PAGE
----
Fort Lauderdale may lift booze ban on sand for hotel guests
FORT LAUDERDALE — For nearly four decades, Fort Lauderdale has had a ban on booze at the beach — the sandy section, anyway. But there’s now talk of allowing alcohol sales on the sand year-round.
Not everyone would by allowed to sip cocktails by the sea.
To indulge your guilty pleasure, you’d need to be a hotel guest or rent a beach lounge chair.
Hotels alone — no bars, no restaurants — would be allowed to sell all those chardonnays and pina coladas, from Bahia Mar south of Las Olas all the way to Sunrise Boulevard. Customers would also be able to order food from the hotel menu and have it delivered directly to their lounge chair.
Hotels along A1A are pushing the plan, but some locals think it’s a bad idea.
“Most people won’t drink just one drink — they’ll drink two, three or four,” said Warren Sackler, a resident who lives a block from the beach. “There’s definitely going to be more drama if you let people drink on the beach. The police don’t like babysitting and they are going to have to deal with this.”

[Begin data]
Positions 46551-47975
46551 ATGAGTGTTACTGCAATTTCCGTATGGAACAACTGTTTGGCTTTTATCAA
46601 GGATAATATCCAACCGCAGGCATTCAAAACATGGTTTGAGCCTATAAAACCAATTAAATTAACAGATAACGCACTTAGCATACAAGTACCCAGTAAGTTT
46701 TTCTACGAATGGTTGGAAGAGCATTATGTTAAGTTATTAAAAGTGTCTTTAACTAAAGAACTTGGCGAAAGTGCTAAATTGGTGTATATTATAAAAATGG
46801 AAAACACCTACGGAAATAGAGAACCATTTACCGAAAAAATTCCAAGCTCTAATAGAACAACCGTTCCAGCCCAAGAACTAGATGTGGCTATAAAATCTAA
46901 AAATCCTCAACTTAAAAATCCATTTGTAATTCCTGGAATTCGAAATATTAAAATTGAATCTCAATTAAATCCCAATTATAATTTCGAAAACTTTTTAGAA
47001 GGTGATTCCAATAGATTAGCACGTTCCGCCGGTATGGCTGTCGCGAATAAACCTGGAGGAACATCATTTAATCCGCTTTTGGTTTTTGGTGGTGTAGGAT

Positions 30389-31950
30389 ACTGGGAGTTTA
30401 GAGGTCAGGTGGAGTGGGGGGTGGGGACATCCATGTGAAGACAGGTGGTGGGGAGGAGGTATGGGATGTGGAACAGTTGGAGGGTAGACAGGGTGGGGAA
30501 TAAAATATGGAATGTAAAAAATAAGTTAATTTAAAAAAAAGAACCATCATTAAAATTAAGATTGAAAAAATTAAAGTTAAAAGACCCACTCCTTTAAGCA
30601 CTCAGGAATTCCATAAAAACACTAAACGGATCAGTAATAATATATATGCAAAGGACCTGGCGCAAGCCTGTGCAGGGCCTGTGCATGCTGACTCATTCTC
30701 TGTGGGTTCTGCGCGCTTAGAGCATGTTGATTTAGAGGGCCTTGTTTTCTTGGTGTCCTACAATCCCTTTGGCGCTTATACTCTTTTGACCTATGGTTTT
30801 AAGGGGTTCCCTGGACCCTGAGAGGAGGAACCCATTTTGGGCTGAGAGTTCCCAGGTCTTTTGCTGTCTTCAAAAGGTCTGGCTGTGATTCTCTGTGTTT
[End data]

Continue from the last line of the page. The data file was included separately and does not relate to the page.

Once upon a time, during the raunchy heydays of Spring Break, Fort Lauderdale allowed the sale of booze on the beach.
That ended 37 years ago, when city leaders banned alcoholic drinks on the beach, hoping to attract a more well-heeled clientele.
Today, fines range from $50 (for first-time offenders) to $500 (for repeat offenders) if you get caught with a cold one on the sand.
Hotels along the strip are gung-ho about the idea of selling liquor to guests while they bury their toes in the sand for one reason: It’s good for business.
Being served next to the surf is simply something today’s sophisticated traveler has come to expect, said Tamas Vago, general manager of the Hilton Fort Lauderdale Beach Resort.
“Many guests feel that’s part of the resort experience,” Vago said. “In the past 15 years, Fort Lauderdale has gone from a Spring Break destination to a world-class destination. We have high-end, five-star hotels going up on the beach. We are attracting a higher caliber guest who wants that experience. In hospitality we always try to satisfy our guests’ needs, because we want them to come back.”
Some well-traveled guests have been stunned to learn they can’t order a chilled glass of wine on the beach, said Mazen Saleh, general manager of the Four Seasons Hotel and Residences.
“Staying at a five-star resort property, they’ll say, ‘What do you mean I can’t get a salad on the beach? What do you mean I can’t enjoy a glass of wine if I’m sitting on the beach?’” he said.